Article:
The stem borers, Busseola fusca (Fuller) (Lepidoptera: Noctuidae)
and Chilo partellus (Swinhoe) (Lepidoptera: Pyralidae), are the most
important pests of maize and grain sorghum in South Africa. Parasitoids,
pathogens and predators curtailed populations of B. fusca and C.
partellus on the crops but their activity was not enough to reduce pest
populations to below economic damage level. They also could not prevent the
dispersal and subsequent wide distribution of C. partellus after its
introduction into South Africa.
Nine indigenous parasitoids and hyperparasitoids have been recorded attacking
both borer species. These parasitoids are probably more habitat specific with
regard to foraging for hosts than they are host-specific as they appear to have
moved from their indigenous hosts to use C. partellus as a new
alternative host. Between 1977 and 1993 three braconids, one eulophid, three
ichneumonids, two trichogrammatids and four tachinids were introduced into South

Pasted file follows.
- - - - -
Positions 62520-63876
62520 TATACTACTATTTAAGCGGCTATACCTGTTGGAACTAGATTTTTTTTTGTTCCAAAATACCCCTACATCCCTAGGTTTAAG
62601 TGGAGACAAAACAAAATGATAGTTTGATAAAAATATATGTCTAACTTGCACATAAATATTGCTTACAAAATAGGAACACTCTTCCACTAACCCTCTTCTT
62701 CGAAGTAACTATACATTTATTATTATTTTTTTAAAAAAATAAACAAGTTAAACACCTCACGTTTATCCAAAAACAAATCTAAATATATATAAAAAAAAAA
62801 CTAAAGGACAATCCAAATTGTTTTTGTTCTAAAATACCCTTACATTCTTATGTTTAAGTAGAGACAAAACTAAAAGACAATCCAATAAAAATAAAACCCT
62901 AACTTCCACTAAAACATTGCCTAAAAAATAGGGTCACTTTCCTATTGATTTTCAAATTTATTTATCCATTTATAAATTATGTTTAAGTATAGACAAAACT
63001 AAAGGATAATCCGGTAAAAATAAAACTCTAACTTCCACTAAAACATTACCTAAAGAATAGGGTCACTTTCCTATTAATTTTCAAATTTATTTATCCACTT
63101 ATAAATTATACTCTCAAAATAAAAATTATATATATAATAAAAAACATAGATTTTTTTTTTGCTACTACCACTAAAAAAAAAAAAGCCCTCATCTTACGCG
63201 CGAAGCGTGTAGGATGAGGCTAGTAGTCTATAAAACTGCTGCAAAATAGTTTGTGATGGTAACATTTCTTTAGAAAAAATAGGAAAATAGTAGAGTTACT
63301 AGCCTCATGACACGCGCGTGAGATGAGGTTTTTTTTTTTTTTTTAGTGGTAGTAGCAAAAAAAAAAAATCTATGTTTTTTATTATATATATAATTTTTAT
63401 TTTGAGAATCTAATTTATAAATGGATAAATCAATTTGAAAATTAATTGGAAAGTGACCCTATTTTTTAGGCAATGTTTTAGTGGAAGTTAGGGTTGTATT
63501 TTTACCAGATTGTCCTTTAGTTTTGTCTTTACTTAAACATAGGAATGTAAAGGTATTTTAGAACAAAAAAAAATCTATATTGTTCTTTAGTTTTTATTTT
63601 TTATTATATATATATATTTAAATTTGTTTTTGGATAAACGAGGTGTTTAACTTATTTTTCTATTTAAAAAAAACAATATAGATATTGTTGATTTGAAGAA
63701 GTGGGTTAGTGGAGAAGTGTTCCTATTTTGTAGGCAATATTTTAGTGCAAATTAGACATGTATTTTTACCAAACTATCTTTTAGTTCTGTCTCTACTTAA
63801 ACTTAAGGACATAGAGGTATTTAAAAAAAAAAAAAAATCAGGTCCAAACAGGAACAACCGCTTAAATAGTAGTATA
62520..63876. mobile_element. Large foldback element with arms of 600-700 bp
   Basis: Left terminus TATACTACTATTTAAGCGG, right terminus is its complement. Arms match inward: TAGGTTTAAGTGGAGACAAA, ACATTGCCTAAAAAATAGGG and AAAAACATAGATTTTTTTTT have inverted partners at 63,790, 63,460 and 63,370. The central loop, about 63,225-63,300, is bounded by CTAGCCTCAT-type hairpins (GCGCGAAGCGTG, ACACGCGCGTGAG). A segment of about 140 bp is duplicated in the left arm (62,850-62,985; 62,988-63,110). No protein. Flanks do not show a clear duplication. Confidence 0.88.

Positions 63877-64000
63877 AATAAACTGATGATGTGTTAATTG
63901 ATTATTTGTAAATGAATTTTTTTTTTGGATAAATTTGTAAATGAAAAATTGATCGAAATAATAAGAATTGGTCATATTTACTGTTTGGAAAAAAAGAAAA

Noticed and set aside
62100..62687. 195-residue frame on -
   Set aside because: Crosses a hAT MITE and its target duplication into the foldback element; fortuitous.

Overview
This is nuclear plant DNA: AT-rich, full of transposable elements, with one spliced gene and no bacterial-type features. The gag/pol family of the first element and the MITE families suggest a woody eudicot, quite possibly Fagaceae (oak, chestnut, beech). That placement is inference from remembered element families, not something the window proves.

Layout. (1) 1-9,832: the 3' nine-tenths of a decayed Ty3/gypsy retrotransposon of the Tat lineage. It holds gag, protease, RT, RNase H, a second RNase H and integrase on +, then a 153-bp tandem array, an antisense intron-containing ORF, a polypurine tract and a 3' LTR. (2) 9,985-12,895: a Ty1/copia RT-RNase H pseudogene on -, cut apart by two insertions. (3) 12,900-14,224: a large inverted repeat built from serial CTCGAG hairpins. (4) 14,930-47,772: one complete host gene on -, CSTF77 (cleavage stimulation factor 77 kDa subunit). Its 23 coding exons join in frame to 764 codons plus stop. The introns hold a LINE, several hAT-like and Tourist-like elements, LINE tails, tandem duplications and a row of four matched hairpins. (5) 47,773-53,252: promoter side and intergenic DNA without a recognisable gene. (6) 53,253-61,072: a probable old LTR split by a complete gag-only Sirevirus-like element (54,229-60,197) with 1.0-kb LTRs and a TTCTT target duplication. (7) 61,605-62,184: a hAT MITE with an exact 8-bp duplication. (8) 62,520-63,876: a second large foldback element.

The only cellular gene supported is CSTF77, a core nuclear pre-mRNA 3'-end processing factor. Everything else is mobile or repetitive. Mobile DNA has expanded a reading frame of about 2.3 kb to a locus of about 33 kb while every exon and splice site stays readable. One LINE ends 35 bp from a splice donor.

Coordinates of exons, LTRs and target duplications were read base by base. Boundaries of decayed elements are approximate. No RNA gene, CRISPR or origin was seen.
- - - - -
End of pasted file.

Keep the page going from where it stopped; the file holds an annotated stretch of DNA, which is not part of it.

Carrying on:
Africa from 11 countries for biological control of stem borers. Recoveries of
parasitoids were made only short periods after releases and in the vicinity of
the release sites. However, cold and dry winters, with night temperatures often
falling to below freezing prevail in the Highveld Region, which is the major
summer grain producing areas of South Africa. These conditions, and the fact
that borers enter diapause in the dry stalks for a period of 7 months in winter,
when the crops or other alternative host plants such as grasses do not grow,
hamper the establishment of exotic natural enemies in the Highveld Region.
Chilo partellus and its natural enemies are reared for research
purposes. Exotic parasitoids of stem borers were introduced and, after
quarantine, were studied in the laboratory and released in the field for
biological control to augment the local assemblage of natural enemies.
Kfir, R. 1997.
Natural control of the cereal stem borers Busseola Fusca &
Chilo Partellus in South Africa. Insect Science and its
Application 17: 61-68.